Background: Both highly potent antiretroviral drug rescue therapy and treatment interruption have been suggested to be effective in patients with multiple treatment failure.
Objective: To assess both the benefits and risks of an 8-week treatment interruption associated with a six to nine-drug rescue regimen in patients with multiple treatment failures.
Design: A randomized comparative controlled trial in 19 university hospitals in France.
Patients: Sixty-eight HIV-infected patients with multiple previous treatment failures and CD4 cell counts less than 200 × 106 cells/l and plasma HIV-1-RNA levels of 50 000 copies/ml or greater.
Measurements: The primary efficacy outcome was the proportion of patients with at least a 1 log10 decrease (copies/ml) in the plasma HIV-1-RNA level after 12 weeks of therapy.
Results: Treatment interruption followed by multidrug salvage therapy led to a greater proportion of patients achieving virological success (i.e. 1 log10 decrease) at 12 weeks compared with patients receiving multidrug therapy alone (62 versus 26%, intent-to-treat analysis; P = 0.007). The median decrease in the HIV-1-RNA level was −1.91 and −0.37 log10 copies/ml (P = 0.008), respectively. Treatment interruption led to an increase in the number of sensitive drugs of the multidrug regimen (71 versus 35% of regimen with at least two sensitive drugs; P = 0.004). Factors associated with virological success were treatment interruption, the reversion of at least one mutation to wild type, adequate plasma drug concentration, and the use of lopinavir.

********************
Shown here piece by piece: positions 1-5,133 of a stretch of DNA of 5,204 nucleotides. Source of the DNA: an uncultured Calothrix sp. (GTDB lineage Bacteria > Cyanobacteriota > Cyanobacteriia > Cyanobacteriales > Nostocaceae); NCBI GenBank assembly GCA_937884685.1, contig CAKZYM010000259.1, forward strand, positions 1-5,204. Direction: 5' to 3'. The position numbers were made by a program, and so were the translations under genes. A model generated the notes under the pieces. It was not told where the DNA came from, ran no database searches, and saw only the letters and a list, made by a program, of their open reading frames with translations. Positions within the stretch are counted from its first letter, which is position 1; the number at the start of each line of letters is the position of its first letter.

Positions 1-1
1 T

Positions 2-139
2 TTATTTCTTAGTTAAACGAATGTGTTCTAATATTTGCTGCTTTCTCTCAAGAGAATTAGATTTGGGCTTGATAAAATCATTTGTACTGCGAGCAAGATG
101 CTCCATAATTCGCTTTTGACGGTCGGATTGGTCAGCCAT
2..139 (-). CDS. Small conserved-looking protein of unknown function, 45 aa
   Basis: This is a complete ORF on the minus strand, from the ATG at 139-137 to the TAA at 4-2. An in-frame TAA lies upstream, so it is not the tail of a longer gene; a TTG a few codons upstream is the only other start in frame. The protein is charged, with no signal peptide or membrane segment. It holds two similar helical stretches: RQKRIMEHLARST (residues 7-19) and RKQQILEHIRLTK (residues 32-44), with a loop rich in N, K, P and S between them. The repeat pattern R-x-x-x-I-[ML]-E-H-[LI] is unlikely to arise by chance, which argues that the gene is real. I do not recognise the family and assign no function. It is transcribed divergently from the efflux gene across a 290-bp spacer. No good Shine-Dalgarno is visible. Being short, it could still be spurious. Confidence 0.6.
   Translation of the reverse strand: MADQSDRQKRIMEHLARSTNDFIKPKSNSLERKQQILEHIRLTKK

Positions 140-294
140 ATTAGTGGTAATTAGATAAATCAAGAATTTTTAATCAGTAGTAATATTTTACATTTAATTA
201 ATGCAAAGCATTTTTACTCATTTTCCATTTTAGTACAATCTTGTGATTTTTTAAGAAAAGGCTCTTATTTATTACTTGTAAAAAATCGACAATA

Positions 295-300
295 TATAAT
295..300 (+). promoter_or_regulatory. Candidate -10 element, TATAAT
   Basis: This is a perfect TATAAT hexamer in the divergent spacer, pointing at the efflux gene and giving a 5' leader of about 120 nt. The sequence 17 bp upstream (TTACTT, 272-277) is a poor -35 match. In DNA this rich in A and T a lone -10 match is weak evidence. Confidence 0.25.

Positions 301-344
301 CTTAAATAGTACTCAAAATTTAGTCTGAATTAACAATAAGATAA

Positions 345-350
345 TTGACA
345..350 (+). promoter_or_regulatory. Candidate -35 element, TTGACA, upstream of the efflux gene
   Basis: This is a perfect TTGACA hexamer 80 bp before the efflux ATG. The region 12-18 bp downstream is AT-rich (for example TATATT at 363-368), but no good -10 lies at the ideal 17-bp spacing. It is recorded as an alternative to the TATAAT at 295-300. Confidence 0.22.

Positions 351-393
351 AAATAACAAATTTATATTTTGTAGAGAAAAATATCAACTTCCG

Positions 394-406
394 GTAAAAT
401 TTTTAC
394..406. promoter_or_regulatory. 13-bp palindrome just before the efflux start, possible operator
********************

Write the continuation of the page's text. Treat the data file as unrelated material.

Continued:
Conclusion: Treatment interruption was beneficial for treatment-experienced HIV-infected patients with advanced HIV disease and multidrug-resistant virus.